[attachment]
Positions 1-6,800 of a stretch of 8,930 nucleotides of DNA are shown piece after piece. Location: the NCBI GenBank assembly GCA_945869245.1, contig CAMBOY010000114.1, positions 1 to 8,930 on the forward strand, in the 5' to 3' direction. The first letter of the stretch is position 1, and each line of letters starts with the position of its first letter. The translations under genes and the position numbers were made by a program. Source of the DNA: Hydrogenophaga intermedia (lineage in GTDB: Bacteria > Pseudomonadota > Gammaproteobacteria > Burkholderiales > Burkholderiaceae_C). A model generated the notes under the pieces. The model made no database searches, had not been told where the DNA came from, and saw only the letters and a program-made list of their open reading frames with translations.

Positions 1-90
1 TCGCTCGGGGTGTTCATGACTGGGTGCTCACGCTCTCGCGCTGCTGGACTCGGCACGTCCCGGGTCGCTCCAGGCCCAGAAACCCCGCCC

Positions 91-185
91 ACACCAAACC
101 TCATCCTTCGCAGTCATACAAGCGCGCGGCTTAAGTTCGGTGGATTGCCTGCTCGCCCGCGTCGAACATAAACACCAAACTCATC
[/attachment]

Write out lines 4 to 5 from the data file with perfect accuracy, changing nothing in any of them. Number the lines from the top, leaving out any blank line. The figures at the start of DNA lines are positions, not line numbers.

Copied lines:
Positions 91-185
91 ACACCAAACC